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  • Home > Mari Mancusi > Blood Coven Series > Girls That Growl (Page 10)     
    Girls That Growl(Blood Coven Vampire,book 3) by Mari Mancusi
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    "I don't give a damn if it's her first minute," Nancy says. "She sucks. Totally not cheerleader material."

    "Obviously you don't remember your first day." Shantel sniffs. "You were on your butt so much we all thought you must own stock in BenGay."

    I stifle a giggle. Go, Shantel! You tell her.

    Nancy squeezes her well-manicured hands into fists, her face bright red, but doesn't reply. Probably trying to fire up her brain for a really good comeback. Which, I realize, could take a while.

    "Look," Shantel continues, tossing her long black hair over her shoulder as she walks over to where I'm still sprawledout on the gym floor. "We're a team. And team-mates stick together." She offers her hand. I take it and she boosts me to my feet. "Come on, Rayne. Let's go to the other side of the gym and I'll work with you on the cheers."

    "Whatever," Nancy growls. "Far be it for me to stop you from wasting your time."

    Shantel ignores her and looks at me. "You ready?" she asks.

    Shocked and grateful, I nod and then follow her down the court, away from the other cheerleaders. I can't believe she's being so nice to me. Does she have some ulterior motive? But no, what could she possibly have to gain by helping me?

    "Thanks," I say when we're out of earshot. "That was really great."

    "Don't mind Nancy," Shantel says, rolling her eyes. "She can be a real bitch. Gives us all a bad name."

    She shakes her head. "Most of the squad isn't like her though, I promise. And we all had to practice like crazy when we first joined. If you're willing to put in the work, I'm sure you'll be up to speed before our first game." She claps her hands together. "Ready?"

    I am. And after about an hour of private practice, I start to catch on. Okay, I'm not ready to take part in an international competition or anything, but I haven't fallen on my face again. Shantel's a good teacher.

    Good at ex-plaining things. Doesn't get annoyed when I mess up the same thing four times in a row. Uh, not that I did that. Really.

    She's also a terrific athlete, I realize, as I watch her demon-strate a particularly impressive jump she calls a "Herkie." Great stamina, flexibility, and strength. She could probably play any sport and do well. I wonder why she chose cheer-leading. Does she have some kind of deep insecurity that makes her want to wave pom-poms? If she does, she hides it well. On the surface she's, like, the most confident girl I've ever met.

    "Thanks," I say when our session is over."Ithink I'm get-ting it."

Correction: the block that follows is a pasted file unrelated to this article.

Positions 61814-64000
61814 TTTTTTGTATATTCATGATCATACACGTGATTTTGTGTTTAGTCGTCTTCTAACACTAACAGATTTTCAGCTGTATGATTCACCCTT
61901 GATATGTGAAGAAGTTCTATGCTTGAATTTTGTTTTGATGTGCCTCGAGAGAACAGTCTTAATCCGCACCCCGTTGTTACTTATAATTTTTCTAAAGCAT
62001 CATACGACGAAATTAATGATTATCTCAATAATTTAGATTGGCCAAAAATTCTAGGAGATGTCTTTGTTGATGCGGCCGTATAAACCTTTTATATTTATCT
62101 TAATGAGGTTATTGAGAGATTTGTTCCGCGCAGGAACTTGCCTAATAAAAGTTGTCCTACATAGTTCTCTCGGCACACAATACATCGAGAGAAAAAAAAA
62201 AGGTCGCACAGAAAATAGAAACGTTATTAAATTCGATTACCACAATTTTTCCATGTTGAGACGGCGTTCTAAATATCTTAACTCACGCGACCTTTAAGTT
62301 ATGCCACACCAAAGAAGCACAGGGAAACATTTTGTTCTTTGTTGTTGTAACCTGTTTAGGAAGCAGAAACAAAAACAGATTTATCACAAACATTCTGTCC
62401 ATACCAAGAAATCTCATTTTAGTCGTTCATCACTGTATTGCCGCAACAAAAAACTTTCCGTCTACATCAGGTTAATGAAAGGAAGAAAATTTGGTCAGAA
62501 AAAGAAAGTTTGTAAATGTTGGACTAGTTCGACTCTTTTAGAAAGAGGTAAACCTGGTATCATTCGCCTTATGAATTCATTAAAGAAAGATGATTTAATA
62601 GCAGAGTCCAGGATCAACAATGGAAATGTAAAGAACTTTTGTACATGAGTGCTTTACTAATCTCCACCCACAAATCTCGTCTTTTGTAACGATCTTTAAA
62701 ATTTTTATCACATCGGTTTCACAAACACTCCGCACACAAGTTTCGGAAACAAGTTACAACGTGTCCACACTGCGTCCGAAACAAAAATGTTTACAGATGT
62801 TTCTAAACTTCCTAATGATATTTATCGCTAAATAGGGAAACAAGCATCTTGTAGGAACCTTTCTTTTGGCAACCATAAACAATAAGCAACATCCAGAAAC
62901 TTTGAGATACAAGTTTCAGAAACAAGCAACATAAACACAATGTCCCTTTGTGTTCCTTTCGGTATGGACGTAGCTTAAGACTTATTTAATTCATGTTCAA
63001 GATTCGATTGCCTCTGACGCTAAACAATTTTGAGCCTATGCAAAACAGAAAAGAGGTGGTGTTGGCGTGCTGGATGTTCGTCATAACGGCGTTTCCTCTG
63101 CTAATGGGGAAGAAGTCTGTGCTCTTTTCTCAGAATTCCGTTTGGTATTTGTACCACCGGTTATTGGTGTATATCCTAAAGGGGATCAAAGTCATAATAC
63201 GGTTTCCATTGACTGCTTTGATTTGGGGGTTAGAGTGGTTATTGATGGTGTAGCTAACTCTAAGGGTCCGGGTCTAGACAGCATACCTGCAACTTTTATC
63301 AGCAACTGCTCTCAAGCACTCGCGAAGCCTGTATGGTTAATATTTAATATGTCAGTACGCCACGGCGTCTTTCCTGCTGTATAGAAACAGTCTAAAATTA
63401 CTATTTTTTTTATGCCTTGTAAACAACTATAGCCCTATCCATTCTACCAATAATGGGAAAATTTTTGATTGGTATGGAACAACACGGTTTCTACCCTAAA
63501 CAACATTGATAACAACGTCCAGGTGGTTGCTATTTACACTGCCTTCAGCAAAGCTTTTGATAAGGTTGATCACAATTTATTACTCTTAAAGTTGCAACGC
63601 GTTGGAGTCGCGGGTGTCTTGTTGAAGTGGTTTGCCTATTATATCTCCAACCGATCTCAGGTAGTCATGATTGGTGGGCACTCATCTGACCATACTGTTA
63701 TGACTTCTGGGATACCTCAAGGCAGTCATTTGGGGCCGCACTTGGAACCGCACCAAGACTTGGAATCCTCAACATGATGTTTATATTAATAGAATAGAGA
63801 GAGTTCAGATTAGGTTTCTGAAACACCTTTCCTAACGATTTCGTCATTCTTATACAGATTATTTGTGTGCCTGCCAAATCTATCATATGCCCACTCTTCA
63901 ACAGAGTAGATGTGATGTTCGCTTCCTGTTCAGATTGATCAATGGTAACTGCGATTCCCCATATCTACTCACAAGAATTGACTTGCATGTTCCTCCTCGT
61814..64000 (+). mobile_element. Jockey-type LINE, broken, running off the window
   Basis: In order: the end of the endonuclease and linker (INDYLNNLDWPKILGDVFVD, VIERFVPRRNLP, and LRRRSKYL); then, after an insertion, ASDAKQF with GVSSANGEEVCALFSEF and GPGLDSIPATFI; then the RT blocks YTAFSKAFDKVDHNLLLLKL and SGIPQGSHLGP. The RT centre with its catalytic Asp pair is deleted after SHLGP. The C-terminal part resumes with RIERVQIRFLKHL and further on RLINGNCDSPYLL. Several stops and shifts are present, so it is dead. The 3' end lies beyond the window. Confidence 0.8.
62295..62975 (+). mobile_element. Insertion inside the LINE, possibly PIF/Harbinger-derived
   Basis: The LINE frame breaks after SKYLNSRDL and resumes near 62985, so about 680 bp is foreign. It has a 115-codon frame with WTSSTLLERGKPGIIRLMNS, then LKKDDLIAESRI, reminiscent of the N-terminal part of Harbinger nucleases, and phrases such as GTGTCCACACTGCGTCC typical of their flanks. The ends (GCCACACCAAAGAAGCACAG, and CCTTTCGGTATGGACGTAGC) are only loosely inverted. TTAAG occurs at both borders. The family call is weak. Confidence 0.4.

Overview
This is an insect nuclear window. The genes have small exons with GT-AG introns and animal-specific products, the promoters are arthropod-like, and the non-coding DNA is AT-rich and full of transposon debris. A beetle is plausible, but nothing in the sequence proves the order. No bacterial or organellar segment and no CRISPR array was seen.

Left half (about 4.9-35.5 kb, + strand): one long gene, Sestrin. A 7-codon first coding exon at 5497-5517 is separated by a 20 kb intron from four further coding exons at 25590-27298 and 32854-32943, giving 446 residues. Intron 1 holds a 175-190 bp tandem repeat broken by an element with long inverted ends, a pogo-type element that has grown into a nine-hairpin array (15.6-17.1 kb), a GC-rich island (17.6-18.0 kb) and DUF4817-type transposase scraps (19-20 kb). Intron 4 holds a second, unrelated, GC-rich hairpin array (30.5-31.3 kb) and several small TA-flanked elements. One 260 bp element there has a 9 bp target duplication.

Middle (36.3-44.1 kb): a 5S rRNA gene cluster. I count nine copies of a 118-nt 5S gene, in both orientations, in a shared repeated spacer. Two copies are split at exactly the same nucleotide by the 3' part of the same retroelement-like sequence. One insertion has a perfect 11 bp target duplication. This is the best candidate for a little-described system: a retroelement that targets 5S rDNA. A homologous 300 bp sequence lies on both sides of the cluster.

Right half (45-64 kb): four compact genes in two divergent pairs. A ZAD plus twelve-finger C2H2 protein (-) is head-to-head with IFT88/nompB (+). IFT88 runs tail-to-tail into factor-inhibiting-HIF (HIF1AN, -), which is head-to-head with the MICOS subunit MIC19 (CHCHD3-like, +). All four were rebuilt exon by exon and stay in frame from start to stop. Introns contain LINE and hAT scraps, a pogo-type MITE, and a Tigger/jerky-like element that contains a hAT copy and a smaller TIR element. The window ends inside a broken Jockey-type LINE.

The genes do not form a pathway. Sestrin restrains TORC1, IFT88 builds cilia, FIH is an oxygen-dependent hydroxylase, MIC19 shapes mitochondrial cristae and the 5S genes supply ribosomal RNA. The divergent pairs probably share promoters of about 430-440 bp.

She grins. "No problem," she says. "See, it's pretty easy once you know what you're doing. And," she adds pointedly, I "you practice."

    "Yeah, yeah.I'll practice, don't worry." I laugh. "After all, I don't want to fall flat on my face come game time."

    Shantel smiles. "It's all good. If you do, we'll pick you up again." She swings her arm around my shoulders and we head back to the main group. "You're one of us now, Rayne McDonald. An Oakridge High Wolf."

    And for some strange reason, I'm suddenly okay with this.

    7

    The night of our first game is beautiful. The temperature perfect—mid-seventies—and the moon full and shining down on the field, almost bright enough to outshine the stadium lights. There's a crackling of electricity in the air as we exit the locker room and bound down to the sidelines of the Oakridge High football stadium dressed in our blue and white uniforms and carrying pom-poms.

    We line up on the track, a blue gravel strip, in front of the home-side stands. I get into position, third from the left, and set my megaphone down on the pavement. It's then that I look up at the audience for the first time. There's got to be a million people up there. Or at least a hundred. Kids from school, parents, random townspeople. I had no idea so many people attended these things. I thought school spirit was only something you found in the movies.

    What's worse is all these random citizens of Oakridge are all staring down at me. Watching me, probably judging me, waiting for me to fall flat on my face. Which, I fear, is very likely, judging from my track record.

    I freeze in fear and almost drop my pom-poms. It's as if Medusa from Clash of the Titans is sitting in the stands and just struck me down, turning me into a stone rendition of my former self.

    OMG, I can't do this.

    I start to slowly creep out of position, hoping no one will notice my surreptitious exit. After all, I'm not really an essential part of this team, right? I'm only here on reconnais-sance. They don't need me. Well, except for that one special pyramid, but they can forgo that one tonight, right? Find something else to do at halftime—

    Shantel grabs me by the back of my sweater and yanks me back into position. "Where do you think you're going?" she hisses.

    "Uh, I think I left my flatiron on," I mumble, my cheeks burning. "I have to go—"

    "I don't care if your flatiron burns down the entire school. You're not leaving the field during a game."

    "But ..." I swallow hard, looking up at the humongous crowd and then back at her. My mind races, trying to come up with a good excuse, but I find myself too frazzled to be clever. "Argh! I can't do this!" I blurt out instead. The truth hurts.

    She turns me around to face her, hands on my shoulders, her violet-colored eyes (contacts much?) staring into mine.

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